A modern recreation of the first Thanksgiving in the fall of 1621 at the Plimoth Patuxet Museums (formerly Plimoth Plantation) in Plymouth, Mass. Only half of the Mayflower’s passengers, about 50, survived the first winter in Plymouth; while at least 90 Wampanoags attended the feast, according to pilgrim Edward Winslow, who offered the only contemporary account of the first Thanksgiving.
(Courtesy of Kathy Tarantola/Plimoth Patuxet Museums)

Fox News digital also spoke to Melanie Kirkpatrick. She is a senior fellow at the Hudson Institute and author of the 2016 book, Thanksgiving: The Holidays at the Heart of the American Experience. With regard to education and Thanksgiving, “elementary schools teach the first Thanksgiving best. Native Americans are correctly portrayed as essential participants in the 1621 feast without whose help Pilgrims might not have not be survived.”

But, she warned, “That’s not true in high schools. If Thanksgiving is studied at all, it’s often misrepresented. A student at a prestigious public high school in New York once told me that The roots of the holiday lay in the custom of English settlers to hold Thanksgiving when they killed Indians.This is a gross misrepresentation.

In his book, Kirkpatrick wrote about the message high school students receive. The day is dedicated to “cultural imperialism and the displacement and murder of Native Americans by European settlers.” She noted, “The Zinn Educational Project Online, which provides lesson plans and supplemental materials to accompany Howard Zinn’s left-wing bestseller, ‘A People’s History of the United States,’ offers an example of the type of material that some young people learn.”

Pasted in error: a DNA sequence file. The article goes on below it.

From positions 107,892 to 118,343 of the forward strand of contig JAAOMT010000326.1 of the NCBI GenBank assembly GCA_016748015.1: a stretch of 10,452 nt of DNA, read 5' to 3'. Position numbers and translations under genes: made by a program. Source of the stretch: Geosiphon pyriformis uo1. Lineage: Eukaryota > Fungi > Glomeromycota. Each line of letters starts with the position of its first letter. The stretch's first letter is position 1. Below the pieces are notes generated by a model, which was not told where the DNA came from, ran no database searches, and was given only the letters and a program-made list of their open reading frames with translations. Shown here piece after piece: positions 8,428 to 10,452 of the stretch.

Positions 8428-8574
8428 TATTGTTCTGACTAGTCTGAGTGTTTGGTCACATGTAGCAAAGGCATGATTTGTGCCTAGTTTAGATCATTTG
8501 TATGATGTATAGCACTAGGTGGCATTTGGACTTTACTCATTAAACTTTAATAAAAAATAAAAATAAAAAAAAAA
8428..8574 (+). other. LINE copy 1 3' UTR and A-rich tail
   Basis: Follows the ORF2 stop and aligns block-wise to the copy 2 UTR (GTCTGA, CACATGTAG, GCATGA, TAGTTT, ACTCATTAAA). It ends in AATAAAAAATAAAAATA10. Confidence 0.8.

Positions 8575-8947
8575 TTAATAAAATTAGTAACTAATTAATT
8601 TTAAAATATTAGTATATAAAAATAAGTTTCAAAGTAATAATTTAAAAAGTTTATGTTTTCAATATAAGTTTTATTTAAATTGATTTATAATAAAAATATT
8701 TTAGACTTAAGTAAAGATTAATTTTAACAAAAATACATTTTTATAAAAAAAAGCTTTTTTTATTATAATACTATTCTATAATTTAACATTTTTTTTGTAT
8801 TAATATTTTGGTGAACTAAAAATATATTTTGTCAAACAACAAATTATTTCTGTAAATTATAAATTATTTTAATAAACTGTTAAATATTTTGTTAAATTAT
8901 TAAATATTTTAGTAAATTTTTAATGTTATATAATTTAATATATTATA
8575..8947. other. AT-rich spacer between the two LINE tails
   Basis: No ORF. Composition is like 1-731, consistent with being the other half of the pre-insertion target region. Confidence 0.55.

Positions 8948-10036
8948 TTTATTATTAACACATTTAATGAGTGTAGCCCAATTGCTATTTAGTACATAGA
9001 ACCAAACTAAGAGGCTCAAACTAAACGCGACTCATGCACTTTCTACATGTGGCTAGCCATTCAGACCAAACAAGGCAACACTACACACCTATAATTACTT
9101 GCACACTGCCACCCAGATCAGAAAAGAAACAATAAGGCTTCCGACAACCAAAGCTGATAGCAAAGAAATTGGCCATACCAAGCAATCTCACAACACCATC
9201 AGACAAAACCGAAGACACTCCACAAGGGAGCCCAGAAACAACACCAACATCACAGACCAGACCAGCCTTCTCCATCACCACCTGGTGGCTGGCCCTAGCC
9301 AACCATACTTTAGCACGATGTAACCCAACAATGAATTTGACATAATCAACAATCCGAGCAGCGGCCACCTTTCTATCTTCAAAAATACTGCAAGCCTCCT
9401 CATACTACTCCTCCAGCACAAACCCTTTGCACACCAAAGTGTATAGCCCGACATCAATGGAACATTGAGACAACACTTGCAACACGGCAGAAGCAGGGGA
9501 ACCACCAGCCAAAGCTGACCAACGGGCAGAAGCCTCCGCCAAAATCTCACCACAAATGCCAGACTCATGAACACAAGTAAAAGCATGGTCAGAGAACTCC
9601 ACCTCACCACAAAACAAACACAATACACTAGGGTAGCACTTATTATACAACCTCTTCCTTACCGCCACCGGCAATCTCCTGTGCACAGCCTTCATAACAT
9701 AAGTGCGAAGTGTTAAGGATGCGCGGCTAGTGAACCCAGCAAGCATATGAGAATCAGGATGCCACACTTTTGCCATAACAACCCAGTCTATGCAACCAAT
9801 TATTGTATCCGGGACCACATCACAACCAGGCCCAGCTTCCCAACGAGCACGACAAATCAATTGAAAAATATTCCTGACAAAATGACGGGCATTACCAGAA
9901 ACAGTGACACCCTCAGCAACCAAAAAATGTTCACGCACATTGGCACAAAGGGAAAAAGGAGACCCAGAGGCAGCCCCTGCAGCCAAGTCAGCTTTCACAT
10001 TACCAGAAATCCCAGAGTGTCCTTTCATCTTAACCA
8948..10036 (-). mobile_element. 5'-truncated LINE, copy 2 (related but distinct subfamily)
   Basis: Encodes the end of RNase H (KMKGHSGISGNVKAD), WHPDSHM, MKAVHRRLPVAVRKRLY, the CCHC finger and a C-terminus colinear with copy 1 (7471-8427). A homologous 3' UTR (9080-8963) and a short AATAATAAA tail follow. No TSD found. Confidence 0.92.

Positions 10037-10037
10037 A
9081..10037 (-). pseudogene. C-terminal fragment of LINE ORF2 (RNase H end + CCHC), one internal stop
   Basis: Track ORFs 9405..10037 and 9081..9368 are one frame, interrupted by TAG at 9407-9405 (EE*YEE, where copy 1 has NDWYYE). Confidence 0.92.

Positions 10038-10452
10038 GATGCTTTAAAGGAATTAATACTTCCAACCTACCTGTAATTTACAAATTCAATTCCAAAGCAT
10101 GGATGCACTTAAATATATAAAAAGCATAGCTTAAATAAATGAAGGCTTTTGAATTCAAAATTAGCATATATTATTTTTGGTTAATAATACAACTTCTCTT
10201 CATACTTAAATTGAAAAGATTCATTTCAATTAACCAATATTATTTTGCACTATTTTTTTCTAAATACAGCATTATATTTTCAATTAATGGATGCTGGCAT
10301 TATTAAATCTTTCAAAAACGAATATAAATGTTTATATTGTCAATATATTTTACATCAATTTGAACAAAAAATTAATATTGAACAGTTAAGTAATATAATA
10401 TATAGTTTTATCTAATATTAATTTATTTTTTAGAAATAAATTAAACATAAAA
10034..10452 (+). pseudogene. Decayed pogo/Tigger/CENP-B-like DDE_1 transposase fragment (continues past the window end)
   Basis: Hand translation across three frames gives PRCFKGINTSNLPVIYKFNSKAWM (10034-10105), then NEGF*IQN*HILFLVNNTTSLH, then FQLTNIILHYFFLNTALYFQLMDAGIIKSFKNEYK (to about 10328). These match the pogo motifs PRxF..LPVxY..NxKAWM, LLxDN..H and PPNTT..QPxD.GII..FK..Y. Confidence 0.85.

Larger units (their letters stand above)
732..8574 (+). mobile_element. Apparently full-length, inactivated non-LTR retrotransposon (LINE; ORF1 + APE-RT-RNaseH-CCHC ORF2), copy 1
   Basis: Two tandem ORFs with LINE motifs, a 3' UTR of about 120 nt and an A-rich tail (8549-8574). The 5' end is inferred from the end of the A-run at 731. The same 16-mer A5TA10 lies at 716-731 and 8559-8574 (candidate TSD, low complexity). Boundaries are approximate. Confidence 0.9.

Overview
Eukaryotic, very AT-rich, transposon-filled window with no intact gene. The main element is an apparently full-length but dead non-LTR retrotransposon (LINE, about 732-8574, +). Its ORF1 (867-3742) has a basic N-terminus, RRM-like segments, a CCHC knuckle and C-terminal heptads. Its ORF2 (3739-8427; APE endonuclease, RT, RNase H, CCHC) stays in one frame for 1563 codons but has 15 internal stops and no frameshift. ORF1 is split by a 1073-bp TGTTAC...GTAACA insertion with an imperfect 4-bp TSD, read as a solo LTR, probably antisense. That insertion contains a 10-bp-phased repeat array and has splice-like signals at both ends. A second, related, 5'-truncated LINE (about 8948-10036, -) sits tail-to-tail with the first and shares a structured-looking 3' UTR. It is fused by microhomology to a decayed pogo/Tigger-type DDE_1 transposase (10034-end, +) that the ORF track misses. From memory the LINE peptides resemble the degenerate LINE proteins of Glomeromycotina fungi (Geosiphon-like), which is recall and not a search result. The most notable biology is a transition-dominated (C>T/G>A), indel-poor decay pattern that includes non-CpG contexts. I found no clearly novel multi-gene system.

This material, she concluded, is full of “inaccuracies and bizarre interpretations”.

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Thanksgiving is increasingly a symbol of genocide and colonialism for Hollywood and the media.

Thanksgiving is increasingly a symbol of genocide and colonialism for Hollywood and the media.
(Stock)

According to Kirkpatrick, the conflicts that have engulfed our country on a daily basis distract from the larger meaning of Thanksgiving.

“Amidst all the political and cultural turmoil we live in today, it is sometimes easy to lose sight of the many blessings of our country. Thanksgiving Day is a good time to reflect on the words of Benjamin Franklin, who called Thanksgiving a ‘public bliss.’ in which Americans give thanks, above all, for our ‘full enjoyment of liberty, civil and religious.’ That was in 1785. Franklin’s words apply just as much today,” she said.

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She also noted that the Wall Street Journal has published the same Thanksgiving editorial every year since 1961, acknowledging that the United States remains “the oldest society of free men governing themselves without the benefit of kings or dictators.”

“It is indeed a reason to give thanks, every day of the year,” Kirkpatrick said.